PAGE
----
Twelve main criteria were selected in order to evaluate the sustainability of first- and second generation bioethanol. The criteria selection was based on the most current standards and certification systems for bio-based fuels and materials, including a wide range of environmental, social and economic aspects. A dedicated focus was put on food security due to the continued allegations towards first-generation biofuels that they cause harm to food security.

The analysis of twelve different sustainability criteria shows that all of the researched bioethanol feedstocks offer significant strengths, but also weaknesses in terms of sustainability: All feedstocks realise substantial reductions of greenhouse gas emissions (GHG).

While second-generation fuels perform better in this regard, this effect is strongly relativised when offset against the abatement costs. Reducing GHG emissions through second-generation biofuels is a rather expensive way to mitigate climate change.

When it comes to the often-criticised negative impact on food security of first generation biofuels, the evidence points into a different direction. The competition for arable land is counterbalanced by the excellent land efficiency of first generation crops (especially sugar beet) and protein-rich co-products (especially wheat and corn). In this regard, the utilisation of short rotation coppice (SRC) for biofuels poses much stronger competition for arable land, since they use up much larger acreages of arable land and provide no protein-rich co-products.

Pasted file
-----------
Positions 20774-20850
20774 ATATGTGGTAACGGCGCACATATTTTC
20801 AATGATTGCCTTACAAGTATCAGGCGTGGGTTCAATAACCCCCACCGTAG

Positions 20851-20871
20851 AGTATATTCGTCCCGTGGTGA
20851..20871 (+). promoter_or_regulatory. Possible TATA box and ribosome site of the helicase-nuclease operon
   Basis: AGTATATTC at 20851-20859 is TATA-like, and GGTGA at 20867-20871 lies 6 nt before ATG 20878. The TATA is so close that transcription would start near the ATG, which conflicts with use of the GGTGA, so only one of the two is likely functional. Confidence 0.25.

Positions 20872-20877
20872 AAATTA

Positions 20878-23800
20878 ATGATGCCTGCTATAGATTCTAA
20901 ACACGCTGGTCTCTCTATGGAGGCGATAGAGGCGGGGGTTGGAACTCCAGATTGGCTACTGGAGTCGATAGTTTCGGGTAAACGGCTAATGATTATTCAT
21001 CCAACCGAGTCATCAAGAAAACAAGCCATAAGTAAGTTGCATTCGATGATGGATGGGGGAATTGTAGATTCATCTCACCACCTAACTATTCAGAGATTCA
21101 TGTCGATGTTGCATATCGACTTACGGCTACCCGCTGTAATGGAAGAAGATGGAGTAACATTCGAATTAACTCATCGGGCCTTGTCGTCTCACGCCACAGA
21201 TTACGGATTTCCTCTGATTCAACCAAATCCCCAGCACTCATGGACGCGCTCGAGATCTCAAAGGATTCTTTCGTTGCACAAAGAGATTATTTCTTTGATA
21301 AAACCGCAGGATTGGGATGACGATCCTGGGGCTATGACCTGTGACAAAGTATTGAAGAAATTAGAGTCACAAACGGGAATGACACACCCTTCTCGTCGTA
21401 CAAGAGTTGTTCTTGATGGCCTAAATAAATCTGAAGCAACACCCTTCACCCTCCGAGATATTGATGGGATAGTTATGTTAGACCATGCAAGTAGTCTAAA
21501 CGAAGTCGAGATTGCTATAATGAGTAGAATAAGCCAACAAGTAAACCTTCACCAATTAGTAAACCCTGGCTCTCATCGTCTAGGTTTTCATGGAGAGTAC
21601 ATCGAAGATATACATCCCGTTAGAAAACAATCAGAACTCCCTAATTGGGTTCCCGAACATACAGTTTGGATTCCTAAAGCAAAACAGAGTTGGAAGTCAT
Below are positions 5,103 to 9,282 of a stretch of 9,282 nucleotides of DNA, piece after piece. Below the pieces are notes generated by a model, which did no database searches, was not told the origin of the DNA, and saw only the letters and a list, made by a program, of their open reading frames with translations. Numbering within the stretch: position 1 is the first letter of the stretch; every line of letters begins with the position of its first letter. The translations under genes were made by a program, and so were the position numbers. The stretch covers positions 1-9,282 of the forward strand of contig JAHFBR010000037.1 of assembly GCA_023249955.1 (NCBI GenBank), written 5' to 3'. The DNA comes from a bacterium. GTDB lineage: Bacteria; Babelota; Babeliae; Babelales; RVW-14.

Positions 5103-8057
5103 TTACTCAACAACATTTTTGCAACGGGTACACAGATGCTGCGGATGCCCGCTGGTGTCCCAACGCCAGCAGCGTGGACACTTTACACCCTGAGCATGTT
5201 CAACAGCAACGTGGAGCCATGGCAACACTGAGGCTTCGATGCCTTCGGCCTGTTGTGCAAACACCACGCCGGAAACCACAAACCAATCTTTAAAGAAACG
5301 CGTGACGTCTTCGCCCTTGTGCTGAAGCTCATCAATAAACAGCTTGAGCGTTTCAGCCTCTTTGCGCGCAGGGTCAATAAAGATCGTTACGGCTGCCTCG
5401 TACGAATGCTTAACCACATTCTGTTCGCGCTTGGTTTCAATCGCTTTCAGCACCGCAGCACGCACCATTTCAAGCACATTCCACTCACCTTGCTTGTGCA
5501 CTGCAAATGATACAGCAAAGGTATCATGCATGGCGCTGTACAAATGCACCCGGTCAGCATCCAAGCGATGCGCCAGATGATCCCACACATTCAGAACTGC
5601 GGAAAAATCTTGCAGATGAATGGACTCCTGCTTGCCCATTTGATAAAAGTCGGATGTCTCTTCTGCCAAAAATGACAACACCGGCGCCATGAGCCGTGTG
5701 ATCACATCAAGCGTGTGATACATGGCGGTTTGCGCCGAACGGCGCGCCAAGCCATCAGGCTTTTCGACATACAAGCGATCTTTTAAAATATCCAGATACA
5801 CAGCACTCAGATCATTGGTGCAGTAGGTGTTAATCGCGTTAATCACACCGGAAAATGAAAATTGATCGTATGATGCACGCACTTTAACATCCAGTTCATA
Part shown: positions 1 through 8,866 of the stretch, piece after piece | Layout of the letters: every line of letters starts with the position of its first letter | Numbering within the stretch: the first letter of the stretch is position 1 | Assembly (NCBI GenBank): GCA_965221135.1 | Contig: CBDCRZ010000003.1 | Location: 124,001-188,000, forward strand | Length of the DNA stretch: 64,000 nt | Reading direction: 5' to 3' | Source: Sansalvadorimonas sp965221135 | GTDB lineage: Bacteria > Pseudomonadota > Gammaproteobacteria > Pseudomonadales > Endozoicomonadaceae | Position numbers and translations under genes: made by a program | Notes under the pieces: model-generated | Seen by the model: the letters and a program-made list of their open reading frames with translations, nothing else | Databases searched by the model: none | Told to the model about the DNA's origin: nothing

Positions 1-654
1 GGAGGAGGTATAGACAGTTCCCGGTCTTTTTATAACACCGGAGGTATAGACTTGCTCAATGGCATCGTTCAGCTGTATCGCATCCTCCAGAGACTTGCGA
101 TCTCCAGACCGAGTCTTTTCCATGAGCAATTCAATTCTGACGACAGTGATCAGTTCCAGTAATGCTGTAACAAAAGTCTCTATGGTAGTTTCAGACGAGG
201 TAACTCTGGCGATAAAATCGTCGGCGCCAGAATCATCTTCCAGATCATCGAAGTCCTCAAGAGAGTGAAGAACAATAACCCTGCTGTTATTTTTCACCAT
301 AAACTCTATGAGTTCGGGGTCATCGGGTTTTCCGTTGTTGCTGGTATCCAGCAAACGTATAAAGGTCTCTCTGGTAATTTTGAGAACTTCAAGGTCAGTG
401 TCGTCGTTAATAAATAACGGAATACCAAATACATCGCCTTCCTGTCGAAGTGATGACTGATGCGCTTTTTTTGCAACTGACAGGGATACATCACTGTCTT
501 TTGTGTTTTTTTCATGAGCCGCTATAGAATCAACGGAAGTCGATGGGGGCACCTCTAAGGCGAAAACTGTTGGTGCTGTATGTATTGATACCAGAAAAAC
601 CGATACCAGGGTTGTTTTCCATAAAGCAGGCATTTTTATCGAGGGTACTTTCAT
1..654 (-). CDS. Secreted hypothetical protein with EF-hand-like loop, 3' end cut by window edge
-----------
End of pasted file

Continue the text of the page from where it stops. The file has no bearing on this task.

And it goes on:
The report analyses the strength and weaknesses of all biomass feedstocks for bioethanol production by criteria such as GHG footprint, GHG abatement costs, land use efficiency, food security, protein-rich co-products, employment, rural development, livelihood of farmers and foresters, LUC / ILUC, logistics, infrastructure, availability, traceability, social impacts, biodiversity and air and soil quality. The results can be summarised per crop as follows: